Dr Joanna Murray from Cefas explains why she needs to know what species people are keeping in their fish tanks.
Since the 1930’s the marine aquarium hobby has been growing in popularity. Today over 2 million people worldwide keep marine aquaria, displaying a wide range of ornamental fish and invertebrates, including corals.
Although the real numbers of animals collected is unknown, it has been estimated that up to 30 million fish from over 1800 species, 1.5 million live stony corals, and 9–10 million other vertebrates are traded annually in an industry worth around 200–330 million USD per year.
Most of these animals are taken directly from coral reefs in tropical countries, such as Hawaii, the Philippines and Indonesia. They are then transported to hobbyists’ fish tanks around the world. The trade is only a small number of animals, compared to fishing for food for example. The ornamental fisheries however, have a high value market and could provide economic stability for low-income coastal communities as well as being an incentive to protect their local reefs.
Some ornamental fisheries already have local management and collection records in place, such as Florida. But many countries still have little information about what they are currently harvesting.
To better understand the potential economic benefits to coastal communities and encourage the sustainable use of marine resources, we need better evidence on the number and type of animals collected.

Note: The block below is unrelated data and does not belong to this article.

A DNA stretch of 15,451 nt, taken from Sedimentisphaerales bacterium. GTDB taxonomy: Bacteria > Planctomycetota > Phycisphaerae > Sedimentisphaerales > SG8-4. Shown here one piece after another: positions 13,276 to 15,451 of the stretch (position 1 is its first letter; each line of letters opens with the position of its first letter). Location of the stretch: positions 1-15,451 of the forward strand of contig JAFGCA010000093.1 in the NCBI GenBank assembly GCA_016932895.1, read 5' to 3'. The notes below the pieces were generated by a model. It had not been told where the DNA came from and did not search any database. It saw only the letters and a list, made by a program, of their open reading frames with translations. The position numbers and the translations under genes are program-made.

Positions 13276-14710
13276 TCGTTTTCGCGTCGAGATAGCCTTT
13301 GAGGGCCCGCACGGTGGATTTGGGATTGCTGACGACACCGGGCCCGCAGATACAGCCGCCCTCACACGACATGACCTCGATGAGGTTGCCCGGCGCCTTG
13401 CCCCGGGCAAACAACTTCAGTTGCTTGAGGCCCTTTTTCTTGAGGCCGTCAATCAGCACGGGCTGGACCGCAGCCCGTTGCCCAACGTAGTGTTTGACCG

As we lacked information of detailed trade records, Dr Gordon Watson, University of Portsmouth and I set about to investigate what information we could use. Together we looked at biodiversity data from hobbyist aquaria, such as what animals are in hobbyists’ tanks, and species lists from wholesalers, including species which can currently be cultured. This first step helped us look for gaps in aquaculture developments. And then we could identify species that may require fisheries assessments and management.
This study provided the first ever assessment of the biodiversity in the hobbyists’ tanks, as well as an up to date report of which species are currently being cultured to supply the aquarium trade.
Many of the most popular ornamental species, including clown fish, damsels, dotty backs, angelfish, gobies, sea horses, blennies and many corals, are now successfully bred (either by commercial companies or hobbyists). This indicates that aquaculture is being, or can be used, to help sustainable wild collections.
However, some other popular groups such as tangs, starfish, anemones and hermit crabs are not currently being cultured and we lack detailed information about their numbers in the wild. So they are highlighted as priority candidates for us to look at their number on local reefs where aquarium collection occurs.
Better evidence is needed
The method we developed, of using hobbyist and commercial data, to identify some key areas for fisheries assessments could be used to inform ornamental fisheries managers in the short to medium term.
But we believe that for the industry to continue, especially under growing environmental pressures, more transparent information is needed. This would include data on what species are collected and cultured by local coastal communities. All this would help better manage local stocks to help ensure more sustainable ornamental fisheries and also to help consumers be better informed about what they are buying for their fish tanks at home.
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